Hello everybody, my name is M. Kitchell and I don’t have an MFA. In the height of all of the recent posts about MFA programs, teaching creative writing, etc (all very valuable posts), I thought it might be worthwhile to offer a dissenting voice, if only in the sense that I neither have an MFA nor do I have any interest in getting an MFA.1
My interest in making this post is not out of any sort of bitterness or idea that MFA programs are “stupid” or whatever, but rather an exploration of the alternative. While I was an undergrad student at a state college working towards a BFA in Photography, I was convinced that I wanted to attend an MFA program in creative writing. I was already writing, both on my own and in the limited number of creative writing workshops that my university offered, but I had no idea where to go from there: asking some professors I had a vague idea of how to submit to journals, but I had virtually no idea how the “industry” of publishing in general functioned.
My thought, being someone who wrote & wanted to eventually be writing things that people other than my peers were reading, was, at first, that it was necessary to attend an MFA program. I knew that whether I was in school or not I would keep writing, but the problem was I had no idea how to function as a writer. I don’t mean this in any sort of romanticized notion of “the writer,” clearly that pretense is dead. What I mean by this is that, rather than enrolling in an MFA program to “learn how to write,” I wanted to enroll in an MFA program to learn how to navigate the contemporary world of letters.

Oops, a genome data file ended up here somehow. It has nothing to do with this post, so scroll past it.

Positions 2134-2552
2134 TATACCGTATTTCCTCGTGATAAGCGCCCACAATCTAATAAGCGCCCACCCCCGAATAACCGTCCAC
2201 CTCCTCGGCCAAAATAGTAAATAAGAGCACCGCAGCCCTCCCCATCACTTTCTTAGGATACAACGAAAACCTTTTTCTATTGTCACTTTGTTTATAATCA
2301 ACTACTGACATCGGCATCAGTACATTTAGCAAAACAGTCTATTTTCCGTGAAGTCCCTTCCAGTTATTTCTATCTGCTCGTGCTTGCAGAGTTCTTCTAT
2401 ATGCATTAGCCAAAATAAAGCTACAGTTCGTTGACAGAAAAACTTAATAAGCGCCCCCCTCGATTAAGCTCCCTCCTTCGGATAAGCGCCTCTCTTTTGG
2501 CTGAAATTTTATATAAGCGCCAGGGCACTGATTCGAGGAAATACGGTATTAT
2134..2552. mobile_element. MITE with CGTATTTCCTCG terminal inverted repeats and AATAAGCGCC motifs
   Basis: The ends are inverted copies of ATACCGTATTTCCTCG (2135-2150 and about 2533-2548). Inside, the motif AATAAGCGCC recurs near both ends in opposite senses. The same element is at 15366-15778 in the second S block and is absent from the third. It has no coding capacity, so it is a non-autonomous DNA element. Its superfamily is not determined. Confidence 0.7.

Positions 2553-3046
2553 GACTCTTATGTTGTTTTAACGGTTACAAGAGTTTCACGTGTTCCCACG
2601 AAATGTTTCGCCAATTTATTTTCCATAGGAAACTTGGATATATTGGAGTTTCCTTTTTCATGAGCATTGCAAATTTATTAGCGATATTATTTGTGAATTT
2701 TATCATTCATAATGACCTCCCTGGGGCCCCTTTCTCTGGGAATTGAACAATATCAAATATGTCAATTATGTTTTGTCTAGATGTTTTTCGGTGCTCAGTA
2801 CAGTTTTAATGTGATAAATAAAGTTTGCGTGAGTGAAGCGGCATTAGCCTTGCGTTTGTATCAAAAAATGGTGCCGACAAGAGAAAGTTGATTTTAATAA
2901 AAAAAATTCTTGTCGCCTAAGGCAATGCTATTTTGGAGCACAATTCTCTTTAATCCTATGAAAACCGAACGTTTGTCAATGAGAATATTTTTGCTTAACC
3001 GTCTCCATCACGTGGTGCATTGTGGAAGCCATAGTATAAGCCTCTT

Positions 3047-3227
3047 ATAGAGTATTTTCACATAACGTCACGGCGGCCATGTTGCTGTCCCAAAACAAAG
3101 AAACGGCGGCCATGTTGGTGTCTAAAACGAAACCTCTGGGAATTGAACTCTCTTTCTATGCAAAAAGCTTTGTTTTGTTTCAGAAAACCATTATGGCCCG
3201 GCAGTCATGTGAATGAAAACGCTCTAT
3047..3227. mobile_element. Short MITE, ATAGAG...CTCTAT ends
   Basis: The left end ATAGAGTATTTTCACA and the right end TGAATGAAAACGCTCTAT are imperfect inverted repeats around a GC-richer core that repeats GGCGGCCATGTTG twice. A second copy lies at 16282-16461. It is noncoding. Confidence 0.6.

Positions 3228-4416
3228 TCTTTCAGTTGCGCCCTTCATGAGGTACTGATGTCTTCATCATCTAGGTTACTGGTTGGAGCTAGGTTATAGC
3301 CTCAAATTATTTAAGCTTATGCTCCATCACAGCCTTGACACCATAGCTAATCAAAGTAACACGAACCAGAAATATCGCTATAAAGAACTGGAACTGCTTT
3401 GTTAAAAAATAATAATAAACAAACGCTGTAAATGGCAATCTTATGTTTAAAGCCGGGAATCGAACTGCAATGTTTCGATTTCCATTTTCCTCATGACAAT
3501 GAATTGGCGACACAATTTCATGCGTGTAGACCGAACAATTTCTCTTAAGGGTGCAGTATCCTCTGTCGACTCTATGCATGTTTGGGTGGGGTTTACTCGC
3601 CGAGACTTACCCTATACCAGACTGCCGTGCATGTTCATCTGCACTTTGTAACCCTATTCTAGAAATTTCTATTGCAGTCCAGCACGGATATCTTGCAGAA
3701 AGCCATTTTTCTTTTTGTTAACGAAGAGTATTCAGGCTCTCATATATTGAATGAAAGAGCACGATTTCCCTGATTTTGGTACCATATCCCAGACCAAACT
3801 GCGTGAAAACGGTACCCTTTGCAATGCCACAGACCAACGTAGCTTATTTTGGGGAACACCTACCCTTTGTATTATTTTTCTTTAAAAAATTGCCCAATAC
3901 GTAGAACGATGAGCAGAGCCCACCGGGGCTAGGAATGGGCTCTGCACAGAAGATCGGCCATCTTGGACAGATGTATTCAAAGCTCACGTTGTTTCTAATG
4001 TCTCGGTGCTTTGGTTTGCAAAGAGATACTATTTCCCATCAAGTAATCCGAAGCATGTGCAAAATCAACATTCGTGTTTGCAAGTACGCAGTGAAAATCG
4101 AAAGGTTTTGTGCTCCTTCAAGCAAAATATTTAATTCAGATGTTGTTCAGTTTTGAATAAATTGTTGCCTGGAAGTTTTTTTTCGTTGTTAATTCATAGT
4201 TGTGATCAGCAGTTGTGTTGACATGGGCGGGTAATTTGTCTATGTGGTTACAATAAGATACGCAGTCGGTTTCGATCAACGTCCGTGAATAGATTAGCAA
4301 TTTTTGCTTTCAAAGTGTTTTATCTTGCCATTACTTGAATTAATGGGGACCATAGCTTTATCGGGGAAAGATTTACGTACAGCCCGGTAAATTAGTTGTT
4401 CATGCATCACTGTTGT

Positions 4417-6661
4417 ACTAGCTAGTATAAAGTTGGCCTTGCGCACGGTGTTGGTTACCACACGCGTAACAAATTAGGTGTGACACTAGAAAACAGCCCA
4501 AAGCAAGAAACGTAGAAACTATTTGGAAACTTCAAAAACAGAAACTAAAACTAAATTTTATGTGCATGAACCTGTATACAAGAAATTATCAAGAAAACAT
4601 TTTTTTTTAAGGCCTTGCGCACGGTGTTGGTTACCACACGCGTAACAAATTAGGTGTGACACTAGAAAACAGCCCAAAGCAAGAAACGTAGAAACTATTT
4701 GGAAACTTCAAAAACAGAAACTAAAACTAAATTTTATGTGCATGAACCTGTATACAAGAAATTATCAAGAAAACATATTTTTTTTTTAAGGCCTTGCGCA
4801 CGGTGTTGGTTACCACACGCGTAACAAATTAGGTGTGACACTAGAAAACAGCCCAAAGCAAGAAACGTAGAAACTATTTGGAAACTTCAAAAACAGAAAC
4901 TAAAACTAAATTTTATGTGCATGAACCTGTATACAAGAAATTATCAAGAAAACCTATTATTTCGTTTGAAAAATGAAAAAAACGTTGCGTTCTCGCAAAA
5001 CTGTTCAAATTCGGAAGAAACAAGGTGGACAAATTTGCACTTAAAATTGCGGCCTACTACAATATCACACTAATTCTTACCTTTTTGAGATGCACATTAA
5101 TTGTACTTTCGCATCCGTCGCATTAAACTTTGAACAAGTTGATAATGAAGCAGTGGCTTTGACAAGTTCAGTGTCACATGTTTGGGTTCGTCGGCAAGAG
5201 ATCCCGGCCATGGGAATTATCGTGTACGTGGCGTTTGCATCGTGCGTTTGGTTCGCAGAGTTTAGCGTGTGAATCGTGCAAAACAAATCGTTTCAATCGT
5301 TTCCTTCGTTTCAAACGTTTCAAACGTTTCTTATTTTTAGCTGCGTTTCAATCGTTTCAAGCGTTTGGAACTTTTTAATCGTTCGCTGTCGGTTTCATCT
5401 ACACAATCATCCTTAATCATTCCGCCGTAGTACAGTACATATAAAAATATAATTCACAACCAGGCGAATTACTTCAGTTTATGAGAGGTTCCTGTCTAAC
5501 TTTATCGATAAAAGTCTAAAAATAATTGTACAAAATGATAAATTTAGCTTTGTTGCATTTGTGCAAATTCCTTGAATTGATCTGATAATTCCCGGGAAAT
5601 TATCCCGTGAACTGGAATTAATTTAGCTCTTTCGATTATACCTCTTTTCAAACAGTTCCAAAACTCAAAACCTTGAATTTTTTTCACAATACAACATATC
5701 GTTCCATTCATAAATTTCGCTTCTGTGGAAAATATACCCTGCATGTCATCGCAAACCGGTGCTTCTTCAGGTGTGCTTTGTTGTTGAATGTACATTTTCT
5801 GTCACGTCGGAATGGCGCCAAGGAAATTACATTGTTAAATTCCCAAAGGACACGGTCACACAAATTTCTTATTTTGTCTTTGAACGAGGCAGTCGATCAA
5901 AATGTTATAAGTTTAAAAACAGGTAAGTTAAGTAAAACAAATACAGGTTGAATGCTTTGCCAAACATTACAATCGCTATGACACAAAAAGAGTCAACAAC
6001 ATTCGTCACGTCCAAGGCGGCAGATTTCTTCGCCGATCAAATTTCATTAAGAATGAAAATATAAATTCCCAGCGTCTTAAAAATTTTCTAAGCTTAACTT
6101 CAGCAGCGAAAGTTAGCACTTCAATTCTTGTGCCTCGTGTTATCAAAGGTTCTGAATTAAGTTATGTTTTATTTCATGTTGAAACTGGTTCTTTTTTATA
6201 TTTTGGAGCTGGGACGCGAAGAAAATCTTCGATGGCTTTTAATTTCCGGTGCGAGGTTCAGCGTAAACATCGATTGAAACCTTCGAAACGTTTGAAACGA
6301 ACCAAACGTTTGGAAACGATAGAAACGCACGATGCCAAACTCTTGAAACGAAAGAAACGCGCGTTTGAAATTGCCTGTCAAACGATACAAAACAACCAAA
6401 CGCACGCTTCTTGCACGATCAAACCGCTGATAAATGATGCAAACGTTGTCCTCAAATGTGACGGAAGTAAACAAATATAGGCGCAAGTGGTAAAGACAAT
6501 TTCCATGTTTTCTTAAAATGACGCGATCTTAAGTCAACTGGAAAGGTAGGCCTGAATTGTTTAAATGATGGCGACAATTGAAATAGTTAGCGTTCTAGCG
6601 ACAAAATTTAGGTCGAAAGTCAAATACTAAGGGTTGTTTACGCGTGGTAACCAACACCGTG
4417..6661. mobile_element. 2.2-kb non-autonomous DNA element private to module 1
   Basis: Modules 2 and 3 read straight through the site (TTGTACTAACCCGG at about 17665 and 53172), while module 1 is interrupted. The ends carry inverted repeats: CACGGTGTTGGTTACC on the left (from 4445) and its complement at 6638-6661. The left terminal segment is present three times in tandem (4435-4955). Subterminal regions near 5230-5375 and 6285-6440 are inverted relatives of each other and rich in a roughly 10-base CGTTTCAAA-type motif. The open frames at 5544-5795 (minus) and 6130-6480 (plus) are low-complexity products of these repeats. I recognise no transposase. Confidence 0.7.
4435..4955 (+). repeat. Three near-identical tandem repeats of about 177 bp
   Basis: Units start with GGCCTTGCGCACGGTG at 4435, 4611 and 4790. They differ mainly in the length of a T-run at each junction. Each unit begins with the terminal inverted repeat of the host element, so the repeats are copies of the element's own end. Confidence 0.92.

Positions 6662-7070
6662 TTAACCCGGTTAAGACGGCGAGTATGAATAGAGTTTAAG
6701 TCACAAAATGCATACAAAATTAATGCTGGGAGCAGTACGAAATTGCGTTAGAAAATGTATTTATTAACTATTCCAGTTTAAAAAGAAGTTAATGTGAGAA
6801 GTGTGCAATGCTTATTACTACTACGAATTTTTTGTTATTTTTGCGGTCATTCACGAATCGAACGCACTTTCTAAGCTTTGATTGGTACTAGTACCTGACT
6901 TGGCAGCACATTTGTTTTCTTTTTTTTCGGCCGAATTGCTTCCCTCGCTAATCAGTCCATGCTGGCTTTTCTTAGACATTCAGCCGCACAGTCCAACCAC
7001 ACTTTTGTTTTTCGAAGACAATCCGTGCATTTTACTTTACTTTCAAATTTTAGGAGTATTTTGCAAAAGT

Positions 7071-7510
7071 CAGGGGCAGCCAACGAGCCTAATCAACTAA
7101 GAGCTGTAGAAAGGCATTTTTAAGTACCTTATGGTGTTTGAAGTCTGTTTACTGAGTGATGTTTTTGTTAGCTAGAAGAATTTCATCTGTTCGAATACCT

I thought that the inherent networking of an MFA program would be a necessary step towards publishing a book, that learning the ins-and-outs of submitting stories to various journals would result in more publications (and at this point I literally had not even tried to submit a story to a journal yet). I liked the idea of going to school for writing because I like writing, I like forced deadlines, I like having to produce work.
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